Business, Security Connected

Stolen Data: Network Security Can Ensure You’re Not a Target

0
By on Jan 29, 2014

If you’ve been watching or reading the news in the past few weeks, you’re probably wondering why it seems like the bad guys are out in full force – hacking into business databases and stealing credit card and personal data.  The latest Target attack brought these growing nefarious activities to light when over 40 million customer credit cards and corresponding personal information were infiltrated from the company’s point-of-sale (POS) network.  According to the latest reports, the number of victims in this data breach totaled 110 million affected shoppers.  This is almost one third of the U.S. population.

When you couple this high-profile breach with similar current events about prestigious retailer, Neiman Marcus, and at least three additional well-known US retailers, it becomes clear that something needs to change.  All enterprises, and small businesses alike, must take note:  these are not isolated, unfortunate incidents.  Data breaches like these are becoming the new world order.

While the Target attack was alarming, inconvenient, and confusing for over 110 million American consumers, it was extremely detrimental to Target’s reputation and brand.  But, all is not lost when we can learn from these unfortunate events.  In this new world, it’s becoming extremely clear that businesses must be vigilant in the defense against cybercrime – finding and implementing protection for their own corporate assets and the personal information of their clients, customers and patients.  The question on everyone’s minds, however, is what can we do to evade an infiltration?  How do we stay ahead of the cybercrime evolution intent on stealing our data?

The solution isn’t easy, but it starts with the business network.  Now, in the case of the Target breach, the POS system was vulnerable – but only for a few milliseconds as the credit card information was decrypted so it could be processed and charged.  That’s when the malware struck.  It found a tiny crack in the security and slipped in.  That’s what hackers have become so good at doing – exploiting the vulnerability – and using advanced persistent threats (APTs) as a way to do it.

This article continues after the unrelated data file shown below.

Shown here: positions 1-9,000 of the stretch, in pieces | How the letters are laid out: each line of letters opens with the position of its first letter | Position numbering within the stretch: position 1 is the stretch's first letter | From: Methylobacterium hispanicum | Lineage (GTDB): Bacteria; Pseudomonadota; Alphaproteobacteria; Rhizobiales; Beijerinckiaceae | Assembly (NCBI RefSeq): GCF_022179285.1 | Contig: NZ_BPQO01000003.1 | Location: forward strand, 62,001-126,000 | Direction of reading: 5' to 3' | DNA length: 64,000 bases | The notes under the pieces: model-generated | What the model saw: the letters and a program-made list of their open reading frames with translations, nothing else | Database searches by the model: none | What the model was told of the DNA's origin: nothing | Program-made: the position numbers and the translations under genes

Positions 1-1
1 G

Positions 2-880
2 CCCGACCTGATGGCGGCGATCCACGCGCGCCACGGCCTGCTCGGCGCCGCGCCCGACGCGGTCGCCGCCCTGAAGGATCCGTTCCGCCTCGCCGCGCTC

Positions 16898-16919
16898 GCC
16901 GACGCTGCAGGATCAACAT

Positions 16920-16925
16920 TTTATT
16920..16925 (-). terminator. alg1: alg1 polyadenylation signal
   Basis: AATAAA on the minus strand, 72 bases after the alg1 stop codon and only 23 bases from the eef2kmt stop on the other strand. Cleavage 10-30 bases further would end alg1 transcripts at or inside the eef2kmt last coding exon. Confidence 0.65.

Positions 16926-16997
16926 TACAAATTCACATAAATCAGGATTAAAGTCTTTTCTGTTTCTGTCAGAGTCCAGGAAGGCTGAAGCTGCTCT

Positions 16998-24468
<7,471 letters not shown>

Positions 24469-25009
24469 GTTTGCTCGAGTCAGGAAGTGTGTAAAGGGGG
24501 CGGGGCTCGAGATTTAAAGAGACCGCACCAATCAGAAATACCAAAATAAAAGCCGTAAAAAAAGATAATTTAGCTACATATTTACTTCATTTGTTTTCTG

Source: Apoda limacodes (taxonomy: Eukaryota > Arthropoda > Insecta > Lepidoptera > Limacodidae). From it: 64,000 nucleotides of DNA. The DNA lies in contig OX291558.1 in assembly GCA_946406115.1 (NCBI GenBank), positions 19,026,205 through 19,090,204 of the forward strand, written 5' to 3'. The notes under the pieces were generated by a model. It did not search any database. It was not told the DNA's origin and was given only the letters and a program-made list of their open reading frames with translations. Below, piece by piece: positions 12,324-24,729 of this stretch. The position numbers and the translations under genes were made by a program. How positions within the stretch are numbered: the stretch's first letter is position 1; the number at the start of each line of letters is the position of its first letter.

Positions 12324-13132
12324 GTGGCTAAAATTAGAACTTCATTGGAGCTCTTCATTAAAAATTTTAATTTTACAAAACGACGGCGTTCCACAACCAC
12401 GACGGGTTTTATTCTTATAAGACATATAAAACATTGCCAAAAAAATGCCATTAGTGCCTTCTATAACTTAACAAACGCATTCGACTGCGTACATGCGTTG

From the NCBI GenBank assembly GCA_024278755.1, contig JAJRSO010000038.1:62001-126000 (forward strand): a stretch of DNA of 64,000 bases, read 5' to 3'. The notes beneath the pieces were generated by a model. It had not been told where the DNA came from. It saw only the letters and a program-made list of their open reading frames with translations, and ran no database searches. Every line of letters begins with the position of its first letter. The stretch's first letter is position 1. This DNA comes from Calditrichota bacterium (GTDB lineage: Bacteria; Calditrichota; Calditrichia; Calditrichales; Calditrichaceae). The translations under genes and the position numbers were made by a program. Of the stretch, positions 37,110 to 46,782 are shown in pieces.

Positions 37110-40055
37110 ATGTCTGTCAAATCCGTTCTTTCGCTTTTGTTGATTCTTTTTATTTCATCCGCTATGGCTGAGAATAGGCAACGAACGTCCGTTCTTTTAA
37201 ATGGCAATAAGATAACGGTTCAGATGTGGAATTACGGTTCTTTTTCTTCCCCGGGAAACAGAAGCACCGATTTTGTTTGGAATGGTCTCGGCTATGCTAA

According to the McAfee White Paper entitled, Combating Advanced Persistent Threats, “APTs use many of the same techniques as traditional attacks, but they differ from common botnets and malware because they target strategic users to gain undetected access to key assets.”  Even more challenging is that they can fly under the radar for long periods of time before an organization even knows it’s under attack.  Organizations must be educated and aware that these threats are prevalent and growing – and know what preventative solutions and remediation options are available.

My team and our network security engineers believe that retailers need to be just as vigilant as other enterprises because the POS is no longer a proprietary system immune to targeted network attacks.  Today, those systems should be secured much like – or even more so – than a traditional enterprise network comprised of desktops, laptops and mobile devices.

We believe that the best defense against data-stealing APTs is comprehensive threat protection, which is essentially an end-to-end security approach that allows the network to identify advanced malware and suspicious traffic designed to infiltrate and exfiltrate data.  In addition to using advanced Web and email protection, organizations of all sizes – including retailers – should consider an intrusion prevention system as well as a network-based advanced malware detection system.

Along with a solid comprehensive threat protection strategy, organizations should also incorporate rigorous security best practices and ongoing education into their security platform as well.  With a solid network security platform, coupled with advanced incident response planning, organizations can confidently safeguard their data and intellectual property against hacks and targeted, insidious attacks.

Leave a Reply

Your email address will not be published. Required fields are marked *

You may use these HTML tags and attributes: <a href="" title=""> <abbr title=""> <acronym title=""> <b> <blockquote cite=""> <cite> <code> <del datetime=""> <em> <i> <q cite=""> <strike> <strong>